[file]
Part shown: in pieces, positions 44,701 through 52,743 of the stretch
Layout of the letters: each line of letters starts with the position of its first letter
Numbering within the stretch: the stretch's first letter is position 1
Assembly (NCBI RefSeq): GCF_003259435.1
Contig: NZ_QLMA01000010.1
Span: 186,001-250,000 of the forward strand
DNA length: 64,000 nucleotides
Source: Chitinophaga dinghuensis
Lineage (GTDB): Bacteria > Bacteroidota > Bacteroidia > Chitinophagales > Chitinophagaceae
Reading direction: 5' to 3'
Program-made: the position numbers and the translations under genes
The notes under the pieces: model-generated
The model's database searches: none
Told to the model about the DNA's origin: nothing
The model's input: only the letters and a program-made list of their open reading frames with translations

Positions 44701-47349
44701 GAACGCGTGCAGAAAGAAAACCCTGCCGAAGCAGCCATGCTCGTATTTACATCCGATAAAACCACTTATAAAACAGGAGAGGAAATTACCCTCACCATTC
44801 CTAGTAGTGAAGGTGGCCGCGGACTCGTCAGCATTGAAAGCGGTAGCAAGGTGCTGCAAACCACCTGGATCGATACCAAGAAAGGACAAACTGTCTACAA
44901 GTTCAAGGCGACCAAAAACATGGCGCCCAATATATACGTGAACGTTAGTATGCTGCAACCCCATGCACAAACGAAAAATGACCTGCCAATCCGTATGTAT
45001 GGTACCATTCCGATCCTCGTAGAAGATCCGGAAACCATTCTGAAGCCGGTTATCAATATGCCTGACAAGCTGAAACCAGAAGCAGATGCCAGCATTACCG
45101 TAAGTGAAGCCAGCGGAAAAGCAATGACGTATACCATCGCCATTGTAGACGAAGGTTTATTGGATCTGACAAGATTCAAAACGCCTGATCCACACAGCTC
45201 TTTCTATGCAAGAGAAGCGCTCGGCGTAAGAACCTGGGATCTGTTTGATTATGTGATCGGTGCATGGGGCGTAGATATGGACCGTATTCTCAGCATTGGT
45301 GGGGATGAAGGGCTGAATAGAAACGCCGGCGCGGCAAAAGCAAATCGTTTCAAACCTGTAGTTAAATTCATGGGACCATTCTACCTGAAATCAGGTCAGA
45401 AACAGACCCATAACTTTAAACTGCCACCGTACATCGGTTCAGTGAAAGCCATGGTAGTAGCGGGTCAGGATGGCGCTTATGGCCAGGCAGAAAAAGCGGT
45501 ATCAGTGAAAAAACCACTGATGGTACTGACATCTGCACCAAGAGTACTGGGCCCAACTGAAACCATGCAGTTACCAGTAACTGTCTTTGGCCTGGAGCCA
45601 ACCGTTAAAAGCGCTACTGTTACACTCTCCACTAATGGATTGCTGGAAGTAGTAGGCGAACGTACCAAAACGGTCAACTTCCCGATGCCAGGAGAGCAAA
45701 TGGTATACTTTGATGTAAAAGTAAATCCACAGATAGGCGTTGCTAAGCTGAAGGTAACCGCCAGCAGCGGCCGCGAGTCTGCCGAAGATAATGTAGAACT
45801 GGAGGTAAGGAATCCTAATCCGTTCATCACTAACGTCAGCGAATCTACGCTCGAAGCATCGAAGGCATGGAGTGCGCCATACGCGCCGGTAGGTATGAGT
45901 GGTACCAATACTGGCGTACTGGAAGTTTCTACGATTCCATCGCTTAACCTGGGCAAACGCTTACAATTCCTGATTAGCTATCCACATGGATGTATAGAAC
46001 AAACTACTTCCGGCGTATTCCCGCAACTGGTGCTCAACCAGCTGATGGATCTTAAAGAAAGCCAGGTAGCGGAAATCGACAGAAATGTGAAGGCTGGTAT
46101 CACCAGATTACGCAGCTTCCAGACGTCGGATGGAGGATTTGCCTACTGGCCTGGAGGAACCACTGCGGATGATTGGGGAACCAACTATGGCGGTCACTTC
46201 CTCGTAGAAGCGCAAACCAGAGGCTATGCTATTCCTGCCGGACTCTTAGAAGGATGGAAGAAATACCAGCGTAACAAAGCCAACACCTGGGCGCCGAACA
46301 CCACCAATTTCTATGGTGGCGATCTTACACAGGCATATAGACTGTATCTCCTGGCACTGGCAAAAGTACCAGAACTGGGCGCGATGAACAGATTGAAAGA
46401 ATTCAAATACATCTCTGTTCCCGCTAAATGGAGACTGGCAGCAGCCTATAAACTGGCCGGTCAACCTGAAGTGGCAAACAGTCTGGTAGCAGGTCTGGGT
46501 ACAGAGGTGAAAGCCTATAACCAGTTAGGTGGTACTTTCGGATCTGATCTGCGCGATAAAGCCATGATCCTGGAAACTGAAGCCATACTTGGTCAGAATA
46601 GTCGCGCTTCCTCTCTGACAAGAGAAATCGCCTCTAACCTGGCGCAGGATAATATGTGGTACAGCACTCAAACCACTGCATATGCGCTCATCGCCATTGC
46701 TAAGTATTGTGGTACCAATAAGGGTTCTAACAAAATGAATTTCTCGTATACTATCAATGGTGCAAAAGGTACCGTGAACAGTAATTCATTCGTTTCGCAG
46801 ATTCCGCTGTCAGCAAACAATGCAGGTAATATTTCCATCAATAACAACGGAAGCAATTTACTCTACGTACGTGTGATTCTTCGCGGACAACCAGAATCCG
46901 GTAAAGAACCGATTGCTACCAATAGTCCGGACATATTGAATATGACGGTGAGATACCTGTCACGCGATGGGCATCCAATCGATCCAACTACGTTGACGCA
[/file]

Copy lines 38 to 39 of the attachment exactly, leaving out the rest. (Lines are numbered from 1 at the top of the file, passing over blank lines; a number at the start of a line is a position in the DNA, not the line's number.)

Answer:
46801 ATTCCGCTGTCAGCAAACAATGCAGGTAATATTTCCATCAATAACAACGGAAGCAATTTACTCTACGTACGTGTGATTCTTCGCGGACAACCAGAATCCG
46901 GTAAAGAACCGATTGCTACCAATAGTCCGGACATATTGAATATGACGGTGAGATACCTGTCACGCGATGGGCATCCAATCGATCCAACTACGTTGACGCA